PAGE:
Esquimalt: Look to the Sea, Look to the Skies…
Ever wonder about the history of the aircraft that we as Esquimalt residents often hear and see landing and taking off from Victoria’s Harbour? Esquimalt Review contributing writer and aviation aficionado Mitch Stirling shares his enthusiasm for Esquimalt’s locale alongside a busy maritime airport.
Two Old Flying Machines that Link Our Past
– By Esquimalt resident Mitch Stirling
When my wife and I are out walking around Macauley Point in the evenings, we occasionally hear the distinctive sound of a Pratt and Whitney radial engine approaching the Victoria harbour. The intrusion of this sound doesn’t bother me at all; in fact, I love it. Is it the thump, thump, thump of a Wasp Junior engine, I wonder? Is that an old de Havilland Beaver?
This thought takes me back a bit and reminds me of my long-term love affair with Beavers, those ubiquitous, tough little ‘half-ton trucks’ of the bush; back to the 1960’s when the Beavers were hard at work in central Africa. Central African Airways operated them all over Southern Rhodesia (Zimbabwe) Northern Rhodesia (Zambia) and Nyasaland (Malawi) and they played a very important role in the social development of central and southern Africa by linking together remote, inaccessible areas and providing basic services to the local populous by transporting medicines, stretcher cases to hospital, mail, car spares, fresh food, family cats and even new-born babes. And now they are linking together my new home in British Columbia and my old home in Southern Rhodesia. There was even a Beaver on floats that did a survey of the upper Zambezi River above the Victoria Falls in beautiful Barotseland. But there were no cruise ships harboured there, nor sleek yachts in the basin!
The following is an account of a Beaver flight which may conjure up twinges of nostalgia, I suspect, for anyone who has flown in one. It appeared in the Scanner magazine of 1962, the magazine of Central Africa Airways:
“In this day and age of jet travel most places are but a few hours (or two beers) apart, leaving little time to study the scenic beauty of the terrain below. And in any case the countryside, if visible, seems well-nigh featureless from 18 000 ft in a Viscount.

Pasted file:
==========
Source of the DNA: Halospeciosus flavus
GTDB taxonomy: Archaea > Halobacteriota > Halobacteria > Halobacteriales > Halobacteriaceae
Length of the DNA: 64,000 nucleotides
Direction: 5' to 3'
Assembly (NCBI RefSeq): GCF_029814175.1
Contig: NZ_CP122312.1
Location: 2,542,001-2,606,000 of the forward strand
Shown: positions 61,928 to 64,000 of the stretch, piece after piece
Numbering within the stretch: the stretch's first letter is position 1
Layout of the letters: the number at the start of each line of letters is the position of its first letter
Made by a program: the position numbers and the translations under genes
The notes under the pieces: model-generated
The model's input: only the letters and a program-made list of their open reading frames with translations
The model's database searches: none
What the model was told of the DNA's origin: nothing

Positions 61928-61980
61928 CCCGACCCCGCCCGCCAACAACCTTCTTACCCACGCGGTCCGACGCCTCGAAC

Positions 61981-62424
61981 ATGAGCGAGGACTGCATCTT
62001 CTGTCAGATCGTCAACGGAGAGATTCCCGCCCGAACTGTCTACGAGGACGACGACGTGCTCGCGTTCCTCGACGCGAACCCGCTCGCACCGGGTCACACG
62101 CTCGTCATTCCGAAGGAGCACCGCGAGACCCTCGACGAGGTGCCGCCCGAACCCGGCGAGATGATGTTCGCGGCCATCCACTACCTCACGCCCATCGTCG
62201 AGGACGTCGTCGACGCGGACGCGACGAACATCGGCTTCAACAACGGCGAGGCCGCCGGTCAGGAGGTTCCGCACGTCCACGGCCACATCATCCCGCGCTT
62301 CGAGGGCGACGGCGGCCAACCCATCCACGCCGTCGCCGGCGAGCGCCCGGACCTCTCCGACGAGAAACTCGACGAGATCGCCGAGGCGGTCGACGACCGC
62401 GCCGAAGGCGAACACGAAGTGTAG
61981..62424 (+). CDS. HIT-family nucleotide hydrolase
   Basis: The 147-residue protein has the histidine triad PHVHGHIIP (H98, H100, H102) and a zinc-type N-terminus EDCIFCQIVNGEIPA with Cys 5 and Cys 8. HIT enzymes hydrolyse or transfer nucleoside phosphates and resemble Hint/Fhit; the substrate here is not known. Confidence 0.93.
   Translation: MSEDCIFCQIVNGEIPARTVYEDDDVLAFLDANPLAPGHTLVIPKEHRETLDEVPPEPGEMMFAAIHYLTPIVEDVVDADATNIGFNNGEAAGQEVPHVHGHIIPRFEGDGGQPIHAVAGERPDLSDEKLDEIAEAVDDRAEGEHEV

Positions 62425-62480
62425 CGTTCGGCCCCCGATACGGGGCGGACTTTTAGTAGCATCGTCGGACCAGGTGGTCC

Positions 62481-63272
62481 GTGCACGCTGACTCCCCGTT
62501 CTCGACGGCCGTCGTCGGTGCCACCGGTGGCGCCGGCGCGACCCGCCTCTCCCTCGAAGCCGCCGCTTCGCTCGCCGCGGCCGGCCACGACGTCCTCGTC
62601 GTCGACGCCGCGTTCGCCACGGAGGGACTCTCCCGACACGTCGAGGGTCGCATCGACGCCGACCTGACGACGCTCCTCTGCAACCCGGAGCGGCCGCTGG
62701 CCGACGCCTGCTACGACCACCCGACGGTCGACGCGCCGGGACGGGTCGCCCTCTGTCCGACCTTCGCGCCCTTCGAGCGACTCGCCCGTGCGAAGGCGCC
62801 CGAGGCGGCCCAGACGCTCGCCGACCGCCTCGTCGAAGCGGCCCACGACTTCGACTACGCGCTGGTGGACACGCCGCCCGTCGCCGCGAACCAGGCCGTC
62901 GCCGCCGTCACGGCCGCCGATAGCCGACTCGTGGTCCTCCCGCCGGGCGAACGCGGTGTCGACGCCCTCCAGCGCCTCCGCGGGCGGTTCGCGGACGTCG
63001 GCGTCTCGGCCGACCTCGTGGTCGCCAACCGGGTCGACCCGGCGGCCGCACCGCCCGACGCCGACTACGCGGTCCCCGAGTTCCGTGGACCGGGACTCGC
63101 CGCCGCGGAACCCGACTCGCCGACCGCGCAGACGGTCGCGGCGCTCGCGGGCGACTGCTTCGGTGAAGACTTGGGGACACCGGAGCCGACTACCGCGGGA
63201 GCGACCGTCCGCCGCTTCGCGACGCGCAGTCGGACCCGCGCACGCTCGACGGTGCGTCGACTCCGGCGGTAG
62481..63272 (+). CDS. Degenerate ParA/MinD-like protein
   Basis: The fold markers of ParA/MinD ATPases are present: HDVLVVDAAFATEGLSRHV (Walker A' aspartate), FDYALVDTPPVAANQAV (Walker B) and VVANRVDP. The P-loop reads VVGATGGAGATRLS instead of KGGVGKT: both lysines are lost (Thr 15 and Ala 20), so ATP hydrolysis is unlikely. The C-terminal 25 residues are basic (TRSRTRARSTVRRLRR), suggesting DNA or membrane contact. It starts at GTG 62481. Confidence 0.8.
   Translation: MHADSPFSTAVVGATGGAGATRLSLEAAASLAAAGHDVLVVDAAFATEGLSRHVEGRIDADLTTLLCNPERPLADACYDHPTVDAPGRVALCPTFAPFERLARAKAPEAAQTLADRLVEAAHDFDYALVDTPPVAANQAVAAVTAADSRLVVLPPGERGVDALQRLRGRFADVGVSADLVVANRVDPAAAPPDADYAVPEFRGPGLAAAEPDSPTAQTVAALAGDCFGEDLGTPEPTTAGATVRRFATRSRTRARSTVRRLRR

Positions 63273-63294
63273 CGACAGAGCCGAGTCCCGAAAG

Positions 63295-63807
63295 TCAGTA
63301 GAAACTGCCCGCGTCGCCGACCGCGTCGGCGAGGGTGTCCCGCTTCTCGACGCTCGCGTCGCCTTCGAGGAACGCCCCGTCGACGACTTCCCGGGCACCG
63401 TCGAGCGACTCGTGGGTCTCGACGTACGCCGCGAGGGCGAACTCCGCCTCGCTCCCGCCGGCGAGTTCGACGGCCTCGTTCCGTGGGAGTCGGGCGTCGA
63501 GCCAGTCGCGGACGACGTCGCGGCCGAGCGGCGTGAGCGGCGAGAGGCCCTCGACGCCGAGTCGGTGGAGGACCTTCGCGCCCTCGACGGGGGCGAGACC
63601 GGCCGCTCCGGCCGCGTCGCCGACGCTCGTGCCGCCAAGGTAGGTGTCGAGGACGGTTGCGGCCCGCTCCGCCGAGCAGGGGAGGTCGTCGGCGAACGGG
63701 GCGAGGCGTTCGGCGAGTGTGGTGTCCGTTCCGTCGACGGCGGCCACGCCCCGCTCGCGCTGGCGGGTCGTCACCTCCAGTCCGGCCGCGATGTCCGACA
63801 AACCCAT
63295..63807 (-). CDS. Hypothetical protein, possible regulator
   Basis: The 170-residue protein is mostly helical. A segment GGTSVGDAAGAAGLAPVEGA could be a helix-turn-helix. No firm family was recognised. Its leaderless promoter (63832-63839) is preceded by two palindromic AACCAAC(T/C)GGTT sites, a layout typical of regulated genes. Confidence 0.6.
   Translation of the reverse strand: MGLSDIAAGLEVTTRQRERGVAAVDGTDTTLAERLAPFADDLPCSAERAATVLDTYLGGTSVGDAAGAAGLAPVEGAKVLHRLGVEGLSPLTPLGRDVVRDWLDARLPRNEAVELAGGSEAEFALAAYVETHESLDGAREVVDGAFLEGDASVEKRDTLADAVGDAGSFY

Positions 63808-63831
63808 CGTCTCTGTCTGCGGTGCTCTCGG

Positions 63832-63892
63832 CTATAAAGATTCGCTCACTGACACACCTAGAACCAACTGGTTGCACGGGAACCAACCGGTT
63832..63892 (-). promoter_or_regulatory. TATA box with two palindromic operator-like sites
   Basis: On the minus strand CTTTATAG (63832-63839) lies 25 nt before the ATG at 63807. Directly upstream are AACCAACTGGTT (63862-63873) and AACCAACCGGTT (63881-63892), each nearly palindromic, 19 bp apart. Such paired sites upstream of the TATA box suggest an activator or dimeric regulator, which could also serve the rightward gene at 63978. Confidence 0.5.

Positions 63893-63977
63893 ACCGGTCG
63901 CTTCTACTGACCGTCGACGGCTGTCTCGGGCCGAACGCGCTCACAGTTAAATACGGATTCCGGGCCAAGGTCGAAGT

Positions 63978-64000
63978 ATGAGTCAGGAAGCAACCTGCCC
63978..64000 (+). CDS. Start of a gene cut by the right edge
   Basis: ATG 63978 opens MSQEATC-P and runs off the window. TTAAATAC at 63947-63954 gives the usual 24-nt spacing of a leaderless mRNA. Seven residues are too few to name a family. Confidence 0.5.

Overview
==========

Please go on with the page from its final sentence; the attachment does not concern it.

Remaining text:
It was my good fortune, therefore, to get a lift home to Salisbury from Lusaka in a Beaver, cruising along at a leisurely pace at 2000 feet. The rugged hill formations of the Zambezi escarpment stood out clearly in bold relief, and the river itself could be traced for many miles into the hazy distance. Everything; farms and mines and villages, drifted slowly by below. Time seemed to stand still as the distant prospect of Salisbury remained stationary on the horizon and the city only became clearly visible in the sloping shafts of the late afternoon sun when we were about twenty minutes out. We slipped down quietly and landed on the cross-runway; and what perfect timing, a Friday afternoon at 4:30 when all the other CAA staff were packing up for the weekend and heading for the Airways Club.
The age of elegance may have ended with the passing of the stagecoach, but its twentieth century counterpart can be experienced in the graceful progress of the Beaver. So if you ever get offered a lift in one, seize it with both hands.”
But now, as I’m lost in thought, strolling with dogs and their owners around lovely Macauley, more stories come to mind that bring the aviation heritage of Canada and Africa closer and closer.
You may remember that after the Second World War, many ex-servicemen and women moved from the United Kingdom to her colonies. Canada and Australia and Southern Rhodesia were favourite destinations, and my own parents moved from Scotland to Salisbury in sunny Southern Rhodesia where new immigrants were encouraged to help build a young, growing nation.
Our little family moved into a hostel that had been used as barracks for the many airmen from all over the world who trained there during the war. Southern Rhodesia was second only to Canada in training thousands of pilots and navigators and bomb aimers in what was known as the Empire (later Commonwealth) Air Training Scheme.